I received a B.A. in Classics (Greek) at Yale University, and then a Ph.D. in Classics, with a minor in Comparative Literature, at Stanford University. My doctoral work focused on the interpretive implications of doubling and the three-actor convention in Greek tragedy.
At Randolph my students and I put that work on its feet by continuing the R-MWC Greek Play tradition, begun in 1909 by Greek Professor Mabel K. Whiteside. Directing the plays provides insight into the realities facing the ancient playwrights, and my research continues to argue that you cannot understand the plays without understanding how they were played. I have now directed twelve productions using original practices, eleven in the Whiteside Greek Theatre on campus and one in Greece as part of the 2009 summer travel seminar, "Practical Wisdom: Philosophy and Drama in Greece."
Although Greek drama is my specialty, I love teaching any course that leads students into an understanding of ancient literature and culture, in translation or in the original language. I haven't met an obscure grammatical term I don't love, and I do my best to inspire your passion for them as well in my ancient Greek courses. I also try to help students remember that the point of learning that declension or conjugation is to be able to read the words of the ancients, and to draw us that much closer to understanding them and their importance to us.
When I have time, I see movies, read novels, and knit. I live happily on Garland Hill with my husband Chris, my sons Spencer and Leo, and my daughter Helen.
Since joining the faculty at Randolph College, I have combined my training as a Classical philologist specializing in Latin with my research as an archaeologist: I teach all levels of Latin language and literature, and courses in Mediterranean archaeology. I try to convey my enthusiasm for Latin as a window into the literature, culture and history of Rome as well as a foundation for learning other languages and developing better English. My archaeology courses emphasize the material culture and physical environment of the Roman world. I like collaborative work: team-teaching with my colleagues in the Art department and observing my Latin students teaching Latin to gifted third, fourth and fifth graders in Lynchburg has been a treat, and eye-opening too.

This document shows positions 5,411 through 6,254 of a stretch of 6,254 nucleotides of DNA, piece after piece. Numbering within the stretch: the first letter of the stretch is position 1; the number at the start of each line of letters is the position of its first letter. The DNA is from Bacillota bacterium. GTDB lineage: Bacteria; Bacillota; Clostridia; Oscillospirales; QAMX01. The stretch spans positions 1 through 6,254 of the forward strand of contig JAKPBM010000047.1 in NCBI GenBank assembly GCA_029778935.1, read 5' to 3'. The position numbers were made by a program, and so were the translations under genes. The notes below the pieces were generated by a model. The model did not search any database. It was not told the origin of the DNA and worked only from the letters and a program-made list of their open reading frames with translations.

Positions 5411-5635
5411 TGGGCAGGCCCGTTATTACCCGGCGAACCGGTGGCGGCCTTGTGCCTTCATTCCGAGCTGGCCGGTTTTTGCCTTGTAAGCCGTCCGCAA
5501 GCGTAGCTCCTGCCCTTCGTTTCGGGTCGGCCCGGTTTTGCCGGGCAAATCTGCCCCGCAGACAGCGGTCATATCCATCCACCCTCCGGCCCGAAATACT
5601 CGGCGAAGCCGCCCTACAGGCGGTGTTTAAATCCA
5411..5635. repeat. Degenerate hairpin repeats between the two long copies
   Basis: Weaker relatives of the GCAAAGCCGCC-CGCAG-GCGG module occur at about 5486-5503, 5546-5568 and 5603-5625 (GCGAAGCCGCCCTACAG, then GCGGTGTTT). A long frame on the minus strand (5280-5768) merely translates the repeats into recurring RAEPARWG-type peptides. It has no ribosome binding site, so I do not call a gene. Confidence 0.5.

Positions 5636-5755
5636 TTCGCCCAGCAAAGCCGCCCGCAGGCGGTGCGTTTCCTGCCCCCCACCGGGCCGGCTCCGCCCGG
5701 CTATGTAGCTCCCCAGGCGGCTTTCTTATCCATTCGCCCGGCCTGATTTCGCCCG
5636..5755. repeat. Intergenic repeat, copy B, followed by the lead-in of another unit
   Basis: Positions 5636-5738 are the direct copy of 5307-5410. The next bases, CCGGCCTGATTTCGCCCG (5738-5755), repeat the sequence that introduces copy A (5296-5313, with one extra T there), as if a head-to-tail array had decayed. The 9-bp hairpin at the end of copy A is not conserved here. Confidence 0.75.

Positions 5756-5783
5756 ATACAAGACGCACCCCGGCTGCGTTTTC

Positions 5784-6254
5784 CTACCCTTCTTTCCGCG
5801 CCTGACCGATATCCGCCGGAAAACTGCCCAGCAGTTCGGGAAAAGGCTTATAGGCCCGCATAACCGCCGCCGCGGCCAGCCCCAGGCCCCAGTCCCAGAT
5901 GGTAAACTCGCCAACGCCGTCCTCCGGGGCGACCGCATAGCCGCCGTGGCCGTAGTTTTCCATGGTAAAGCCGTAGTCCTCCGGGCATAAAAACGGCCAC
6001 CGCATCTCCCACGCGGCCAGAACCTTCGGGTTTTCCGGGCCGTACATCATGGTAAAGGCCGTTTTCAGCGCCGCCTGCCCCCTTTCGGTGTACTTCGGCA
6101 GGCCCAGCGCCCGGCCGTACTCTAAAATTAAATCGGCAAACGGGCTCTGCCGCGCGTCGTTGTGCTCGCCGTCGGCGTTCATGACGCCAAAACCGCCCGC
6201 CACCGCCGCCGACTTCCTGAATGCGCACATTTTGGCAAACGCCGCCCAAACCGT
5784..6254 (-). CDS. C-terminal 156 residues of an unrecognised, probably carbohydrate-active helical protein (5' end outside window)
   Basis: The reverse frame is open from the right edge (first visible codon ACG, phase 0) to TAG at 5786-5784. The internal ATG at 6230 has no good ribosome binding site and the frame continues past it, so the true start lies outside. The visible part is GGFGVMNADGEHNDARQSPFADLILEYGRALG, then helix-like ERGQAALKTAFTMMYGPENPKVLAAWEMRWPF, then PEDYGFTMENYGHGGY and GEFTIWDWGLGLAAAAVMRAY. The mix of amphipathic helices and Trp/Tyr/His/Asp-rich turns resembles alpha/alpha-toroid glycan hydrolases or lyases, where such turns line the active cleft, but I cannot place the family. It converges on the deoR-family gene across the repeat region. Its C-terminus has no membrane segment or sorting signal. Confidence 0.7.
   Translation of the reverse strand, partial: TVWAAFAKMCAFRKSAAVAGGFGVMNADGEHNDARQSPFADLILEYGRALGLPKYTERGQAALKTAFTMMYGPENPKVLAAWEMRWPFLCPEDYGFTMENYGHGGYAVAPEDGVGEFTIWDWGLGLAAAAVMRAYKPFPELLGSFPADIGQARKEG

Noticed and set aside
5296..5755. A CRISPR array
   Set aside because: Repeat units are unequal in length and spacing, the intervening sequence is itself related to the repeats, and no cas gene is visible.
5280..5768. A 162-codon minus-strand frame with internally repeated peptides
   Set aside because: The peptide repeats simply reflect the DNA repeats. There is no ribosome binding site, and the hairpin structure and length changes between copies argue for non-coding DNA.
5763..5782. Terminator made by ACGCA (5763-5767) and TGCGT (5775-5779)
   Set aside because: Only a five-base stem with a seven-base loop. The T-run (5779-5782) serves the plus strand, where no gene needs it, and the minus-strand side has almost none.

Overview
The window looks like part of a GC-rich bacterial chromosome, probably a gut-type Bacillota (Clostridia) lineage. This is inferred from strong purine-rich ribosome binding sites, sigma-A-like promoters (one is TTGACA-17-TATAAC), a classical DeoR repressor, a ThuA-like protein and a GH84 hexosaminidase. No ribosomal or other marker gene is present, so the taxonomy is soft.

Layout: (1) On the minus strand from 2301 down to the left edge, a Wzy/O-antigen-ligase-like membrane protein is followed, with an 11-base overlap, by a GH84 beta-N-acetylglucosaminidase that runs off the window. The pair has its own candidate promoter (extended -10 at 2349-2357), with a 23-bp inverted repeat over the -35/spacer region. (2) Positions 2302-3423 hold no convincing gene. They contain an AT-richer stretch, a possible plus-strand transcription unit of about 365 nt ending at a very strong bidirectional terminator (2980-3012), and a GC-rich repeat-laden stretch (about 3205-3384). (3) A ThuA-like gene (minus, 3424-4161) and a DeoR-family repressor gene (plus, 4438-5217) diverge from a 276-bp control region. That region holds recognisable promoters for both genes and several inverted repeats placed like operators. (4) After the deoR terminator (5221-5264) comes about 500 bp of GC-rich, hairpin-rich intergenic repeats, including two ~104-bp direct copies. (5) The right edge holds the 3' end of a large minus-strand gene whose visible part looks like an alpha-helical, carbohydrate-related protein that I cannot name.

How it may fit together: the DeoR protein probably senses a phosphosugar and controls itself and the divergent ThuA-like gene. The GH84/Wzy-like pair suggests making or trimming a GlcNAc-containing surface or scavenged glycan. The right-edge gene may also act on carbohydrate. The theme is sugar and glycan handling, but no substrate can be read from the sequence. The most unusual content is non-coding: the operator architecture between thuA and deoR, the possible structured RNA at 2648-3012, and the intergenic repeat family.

A specialist in the archaeology of North Africa, I have directed excavations at Carthage and Lamta (Tunisia) that included archaeological field schools for undergraduate students. The excavations resulted in the publication of numerous articles and three books to which current and former students have contributed. I have become especially concerned of late about archaeological and cultural heritage conservation, and have developed a summer course in Italy with conservator Roberto Nardi to get my students involved.
My fieldwork and other collaborative ventures lead me to encourage students to participate in excavations, conservation programs, interdisciplinary research and experiential learning on our campus and overseas. As a student of modern languages and a passionate advocate of overseas travel and study, I urge Classics majors to study in Rome, Athens, Reading University or elsewhere for a semester.